It’s now widely believed that 2021 has been a record-breaking year for Indian startups, but it can still be hard to appreciate how extraordinary this year really was.
India produced more unicorn startups in 2021 than all previous years put together. India produced a unicorn startup every 8 days in 2021, which means that a record-breaking 43 startup unicorns were created in 2021. In comparison, India had managed to produce only 37 startup unicorns in all years until 2020 combined, which means that 2021 has seen more startup unicorns — startups valued at $1 billion or more — be created than all previous years put together.
This record creation of unicorn startups was helped by the fact that money poured into Indian startups at record levels as well. In 2021, Indian startups raised a total of $36.1 billion (Rs. 2.7 lakh crore). This was more money than Indian startups had managed to raise in 2018, 2019 and 2020 put together. Indian startups had raised $9.9 billion in 2018, $14.7 billion in 2019 and $11.2 billion in 2020, which at $35.8 billion was less than the money these startups raised in 2021 alone.
And it’s not as though Indian startups only raised money — Indian startups clocked $9.5 billion (Rs. 70,600 crore) in exits, which is among the largest ever. Exits, partial or full, by existing investors of startups through initial public offerings (IPOs), mergers and acquisitions (M&As) and secondary share sales jumped nearly eight times this year from just $1.2 billion, or about Rs 8,900 crore, in 2020. In 2019, the exits had been just $2.9 billion. The exits in 2018, however, had been higher than this year, but that was largely in part to the acquisition of Flipkart by Walmart.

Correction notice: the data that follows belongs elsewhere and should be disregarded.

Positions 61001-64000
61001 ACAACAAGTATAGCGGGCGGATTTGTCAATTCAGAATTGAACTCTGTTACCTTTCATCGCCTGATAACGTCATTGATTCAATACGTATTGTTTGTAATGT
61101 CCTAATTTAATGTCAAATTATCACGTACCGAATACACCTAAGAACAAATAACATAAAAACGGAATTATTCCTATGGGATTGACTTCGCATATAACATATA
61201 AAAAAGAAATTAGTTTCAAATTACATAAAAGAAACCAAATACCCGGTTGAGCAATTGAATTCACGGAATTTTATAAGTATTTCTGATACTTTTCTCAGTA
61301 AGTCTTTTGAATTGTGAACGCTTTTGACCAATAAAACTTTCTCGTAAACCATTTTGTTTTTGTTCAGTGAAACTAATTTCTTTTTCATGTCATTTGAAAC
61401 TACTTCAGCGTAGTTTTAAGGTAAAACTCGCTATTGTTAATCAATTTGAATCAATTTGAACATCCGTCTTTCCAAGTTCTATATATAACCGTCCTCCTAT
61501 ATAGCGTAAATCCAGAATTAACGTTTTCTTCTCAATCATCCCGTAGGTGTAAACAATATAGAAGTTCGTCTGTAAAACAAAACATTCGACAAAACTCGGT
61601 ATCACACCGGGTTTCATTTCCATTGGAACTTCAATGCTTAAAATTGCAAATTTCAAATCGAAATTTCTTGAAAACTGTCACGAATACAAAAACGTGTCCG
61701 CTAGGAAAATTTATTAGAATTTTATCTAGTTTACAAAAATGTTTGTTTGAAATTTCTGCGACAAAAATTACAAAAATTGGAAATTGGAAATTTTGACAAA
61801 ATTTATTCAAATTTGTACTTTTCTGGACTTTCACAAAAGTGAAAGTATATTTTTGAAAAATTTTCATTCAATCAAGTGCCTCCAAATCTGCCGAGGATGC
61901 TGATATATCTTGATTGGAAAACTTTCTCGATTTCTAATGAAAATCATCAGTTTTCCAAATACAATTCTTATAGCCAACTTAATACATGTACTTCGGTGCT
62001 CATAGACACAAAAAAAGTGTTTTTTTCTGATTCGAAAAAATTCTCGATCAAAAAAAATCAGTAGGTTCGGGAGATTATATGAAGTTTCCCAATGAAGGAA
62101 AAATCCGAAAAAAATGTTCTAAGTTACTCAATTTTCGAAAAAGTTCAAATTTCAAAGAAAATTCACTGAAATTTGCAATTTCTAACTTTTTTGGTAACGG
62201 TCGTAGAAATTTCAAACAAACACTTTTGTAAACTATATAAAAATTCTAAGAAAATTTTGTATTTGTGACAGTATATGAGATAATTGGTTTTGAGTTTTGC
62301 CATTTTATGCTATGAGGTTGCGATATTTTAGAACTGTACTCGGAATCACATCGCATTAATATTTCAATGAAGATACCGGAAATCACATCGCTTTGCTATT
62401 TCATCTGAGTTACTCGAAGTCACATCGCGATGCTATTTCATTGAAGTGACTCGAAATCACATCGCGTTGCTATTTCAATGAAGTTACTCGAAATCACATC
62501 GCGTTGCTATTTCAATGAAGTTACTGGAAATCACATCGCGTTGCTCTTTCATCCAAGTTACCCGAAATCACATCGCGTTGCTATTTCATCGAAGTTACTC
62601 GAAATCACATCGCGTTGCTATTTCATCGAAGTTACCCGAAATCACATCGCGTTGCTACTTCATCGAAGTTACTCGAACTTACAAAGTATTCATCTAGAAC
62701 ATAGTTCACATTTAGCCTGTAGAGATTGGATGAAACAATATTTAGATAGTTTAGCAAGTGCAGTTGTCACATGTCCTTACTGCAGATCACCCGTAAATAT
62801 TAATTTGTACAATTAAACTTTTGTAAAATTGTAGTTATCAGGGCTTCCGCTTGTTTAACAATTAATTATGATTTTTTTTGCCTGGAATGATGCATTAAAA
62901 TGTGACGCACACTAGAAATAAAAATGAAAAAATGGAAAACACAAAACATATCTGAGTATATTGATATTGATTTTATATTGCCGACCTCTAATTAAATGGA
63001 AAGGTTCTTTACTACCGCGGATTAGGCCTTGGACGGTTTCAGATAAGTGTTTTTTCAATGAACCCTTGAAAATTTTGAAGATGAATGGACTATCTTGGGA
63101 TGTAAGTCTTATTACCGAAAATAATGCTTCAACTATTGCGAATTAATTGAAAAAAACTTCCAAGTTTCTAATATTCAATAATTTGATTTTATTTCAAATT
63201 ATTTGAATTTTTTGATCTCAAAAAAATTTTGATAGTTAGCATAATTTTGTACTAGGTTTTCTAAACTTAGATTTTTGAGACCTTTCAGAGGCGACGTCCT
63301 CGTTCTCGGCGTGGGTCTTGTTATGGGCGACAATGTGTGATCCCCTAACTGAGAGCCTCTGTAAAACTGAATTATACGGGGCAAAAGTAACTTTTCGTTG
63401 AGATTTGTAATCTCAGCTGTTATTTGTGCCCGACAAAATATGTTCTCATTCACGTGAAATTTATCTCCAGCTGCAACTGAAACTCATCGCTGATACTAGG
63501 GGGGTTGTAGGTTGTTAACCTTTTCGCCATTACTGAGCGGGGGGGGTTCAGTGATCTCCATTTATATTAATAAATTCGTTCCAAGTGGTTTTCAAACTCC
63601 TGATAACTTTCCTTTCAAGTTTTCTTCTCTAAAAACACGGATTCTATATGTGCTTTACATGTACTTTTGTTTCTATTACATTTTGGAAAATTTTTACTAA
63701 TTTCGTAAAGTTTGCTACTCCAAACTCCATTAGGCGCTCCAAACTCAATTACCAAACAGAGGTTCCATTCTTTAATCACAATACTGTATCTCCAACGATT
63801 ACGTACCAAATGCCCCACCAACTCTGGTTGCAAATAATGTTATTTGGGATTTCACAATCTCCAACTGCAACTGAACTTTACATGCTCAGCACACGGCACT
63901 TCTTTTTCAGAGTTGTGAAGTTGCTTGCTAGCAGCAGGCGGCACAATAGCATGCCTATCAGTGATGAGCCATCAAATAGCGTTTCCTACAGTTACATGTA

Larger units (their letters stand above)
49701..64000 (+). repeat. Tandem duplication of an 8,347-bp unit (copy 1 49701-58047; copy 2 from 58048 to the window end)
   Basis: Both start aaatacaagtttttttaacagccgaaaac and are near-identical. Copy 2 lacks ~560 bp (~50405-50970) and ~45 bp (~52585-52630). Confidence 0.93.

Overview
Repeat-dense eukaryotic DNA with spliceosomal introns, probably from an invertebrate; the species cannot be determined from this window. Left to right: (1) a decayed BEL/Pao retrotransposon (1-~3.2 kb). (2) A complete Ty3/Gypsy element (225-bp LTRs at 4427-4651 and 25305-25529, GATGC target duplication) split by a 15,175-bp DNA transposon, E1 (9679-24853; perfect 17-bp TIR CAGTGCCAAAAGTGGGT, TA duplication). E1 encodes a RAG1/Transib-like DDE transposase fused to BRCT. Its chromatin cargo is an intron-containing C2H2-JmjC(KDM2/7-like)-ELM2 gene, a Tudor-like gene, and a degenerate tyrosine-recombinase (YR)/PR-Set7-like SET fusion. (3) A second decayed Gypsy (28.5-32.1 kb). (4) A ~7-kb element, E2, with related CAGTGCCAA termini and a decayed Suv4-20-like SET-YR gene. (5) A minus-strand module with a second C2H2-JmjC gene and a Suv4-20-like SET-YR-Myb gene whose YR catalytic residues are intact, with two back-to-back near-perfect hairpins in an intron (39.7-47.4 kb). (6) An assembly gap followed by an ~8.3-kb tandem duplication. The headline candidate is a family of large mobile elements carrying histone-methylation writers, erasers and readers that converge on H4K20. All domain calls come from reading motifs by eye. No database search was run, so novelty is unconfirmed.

These are all heady numbers, and it’s easy to get carried away and declare that the time of the Indian startup ecosystem has finally arrived. But there are some dark clouds on the horizon too — in a sign that private valuations might be getting overheated, several startups have stumbled at the stock markets. Paytm had India’s worst IPO since 2011 and its stock currently trades 35% below its IPO price; CarTrade has fared even worse, and its stock is trading at nearly half its IPO price. Policybazaar’s stock too has lost most of its early gains, and is now trading below at its IPO price, and some companies like Mobikwik have even delayed their IPOs. There’s little doubt that 2021 was a remarkable year for India’s startup ecosystem, but now the same companies will need to actually walk to the talk and show the growth numbers that investors — and the country at large — has been anticipating.